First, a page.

A Single Thread
It is 1932, and the losses of the First World War are still keenly felt. Violet Speedwell, mourning for both her fiancé and her brother and regarded by society as a ‘surplus woman’ unlikely to marry, resolves to escape her suffocating mother and strike out alone.
A new life awaits her in Winchester. Yes, it is one of draughty boarding-houses and sidelong glances at her naked ring finger from younger colleagues; but it is also a life gleaming with independence and opportunity. Violet falls in with the broderers, a disparate group of women charged with embroidering kneelers for the Cathedral, and is soon entwined in their lives and their secrets. As the almost unthinkable threat of a second Great War appears on the horizon Violet collects a few secrets of her own that could just change everything…
Warm, vivid and beautifully orchestrated, A Single Thread reveals one of our finest modern writers at the peak of her powers.
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"I enjoyed A Single Thread immensely. Tracy Chevalier wonderfully evokes the social climate of the nineteen thirties - this is the intriguing story of a young woman facing the prejudices and conventions of the day, told with a wealth of detail and narrative intensity."Penelope Lively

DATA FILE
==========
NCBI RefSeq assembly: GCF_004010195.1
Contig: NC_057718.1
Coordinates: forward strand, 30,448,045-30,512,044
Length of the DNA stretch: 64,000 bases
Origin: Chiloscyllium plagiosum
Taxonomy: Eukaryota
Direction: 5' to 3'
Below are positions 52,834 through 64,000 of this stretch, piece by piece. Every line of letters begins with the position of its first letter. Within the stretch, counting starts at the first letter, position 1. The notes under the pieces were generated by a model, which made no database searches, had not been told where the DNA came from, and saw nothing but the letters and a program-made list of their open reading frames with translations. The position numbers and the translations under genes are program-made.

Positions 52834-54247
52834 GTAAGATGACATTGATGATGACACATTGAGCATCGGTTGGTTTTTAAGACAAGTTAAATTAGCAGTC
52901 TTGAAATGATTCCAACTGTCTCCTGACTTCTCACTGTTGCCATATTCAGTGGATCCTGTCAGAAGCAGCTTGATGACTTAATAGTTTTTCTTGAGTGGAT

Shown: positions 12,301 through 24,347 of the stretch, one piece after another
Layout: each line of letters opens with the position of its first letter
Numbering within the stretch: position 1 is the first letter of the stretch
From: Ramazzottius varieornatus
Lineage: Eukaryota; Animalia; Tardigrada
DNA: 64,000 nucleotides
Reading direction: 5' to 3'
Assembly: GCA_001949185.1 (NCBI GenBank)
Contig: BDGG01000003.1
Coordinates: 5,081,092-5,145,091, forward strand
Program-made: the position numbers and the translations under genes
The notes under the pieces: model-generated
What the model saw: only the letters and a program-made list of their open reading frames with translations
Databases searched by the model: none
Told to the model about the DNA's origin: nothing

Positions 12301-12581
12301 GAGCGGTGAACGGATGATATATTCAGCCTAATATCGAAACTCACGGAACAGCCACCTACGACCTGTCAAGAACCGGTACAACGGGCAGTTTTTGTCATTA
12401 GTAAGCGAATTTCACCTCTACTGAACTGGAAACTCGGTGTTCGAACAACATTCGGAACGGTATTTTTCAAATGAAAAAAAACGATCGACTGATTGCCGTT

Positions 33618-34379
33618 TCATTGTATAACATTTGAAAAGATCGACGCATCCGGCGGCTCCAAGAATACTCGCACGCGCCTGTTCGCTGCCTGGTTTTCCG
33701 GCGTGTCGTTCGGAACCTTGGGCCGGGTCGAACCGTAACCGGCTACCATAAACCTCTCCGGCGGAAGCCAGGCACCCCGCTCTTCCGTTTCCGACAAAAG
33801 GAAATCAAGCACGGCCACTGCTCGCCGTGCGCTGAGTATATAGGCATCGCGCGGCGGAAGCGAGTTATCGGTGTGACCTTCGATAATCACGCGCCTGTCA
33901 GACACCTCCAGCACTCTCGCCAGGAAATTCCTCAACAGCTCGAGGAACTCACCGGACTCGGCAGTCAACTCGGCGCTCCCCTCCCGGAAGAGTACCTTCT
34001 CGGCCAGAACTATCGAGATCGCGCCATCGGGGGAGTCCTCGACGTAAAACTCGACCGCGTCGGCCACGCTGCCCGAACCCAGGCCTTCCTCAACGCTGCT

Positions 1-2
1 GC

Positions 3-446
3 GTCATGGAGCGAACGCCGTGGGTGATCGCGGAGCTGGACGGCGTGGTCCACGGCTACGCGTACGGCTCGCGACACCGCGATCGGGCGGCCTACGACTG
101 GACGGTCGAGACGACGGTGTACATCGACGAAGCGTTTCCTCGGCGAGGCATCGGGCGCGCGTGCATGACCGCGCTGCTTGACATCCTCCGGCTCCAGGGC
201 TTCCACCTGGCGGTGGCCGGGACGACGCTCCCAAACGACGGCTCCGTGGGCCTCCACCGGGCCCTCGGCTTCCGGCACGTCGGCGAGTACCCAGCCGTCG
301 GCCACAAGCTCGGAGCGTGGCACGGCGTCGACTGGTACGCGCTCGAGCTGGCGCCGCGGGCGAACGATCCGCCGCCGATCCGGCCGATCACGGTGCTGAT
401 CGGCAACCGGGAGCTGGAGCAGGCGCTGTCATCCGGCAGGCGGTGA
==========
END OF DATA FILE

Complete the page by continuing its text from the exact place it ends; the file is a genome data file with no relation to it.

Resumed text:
‘Deeply touching … careful, beautiful’
I loved it. So compelling and warm and subtle, and very moving’
“In these days and in this author's hands, all love is sacred. A compelling portrait of women not lost but thriving against the odds.”Kirkus
“Reading this is deeply pleasurable and the ending made me cry”The Times
Writing with quiet but devastating empathy...I loved it.Daily Mail
subtle and nostalgic....a gentle novel that packs a punch.Woman's Weekly
An evocative, beautifully written story.Daily Mirror
Tracy Chevalier's quietly moving story of a woman finding freedom in the 1930s is a gem.Stylist
"You’ll hear echoes of the estimable Barbara Pym as Violet’s heels clip across the cathedral’s inner close."
Guardian Full Review
'Tracy Chevalier shows once again her ability to illuminate ordinary lives and to pay attention to those most often ignored.'Sunday Times
The best-selling novelist has done a masterful job of depicting the circumstances of a generation of women we seldom think about: the mothers, sisters, wives and fiances of men lost in World War I, whose job it was to remember those lost but not forgotten.
'With the manners and chortle-inducing humor that would make Jane Austen proud...'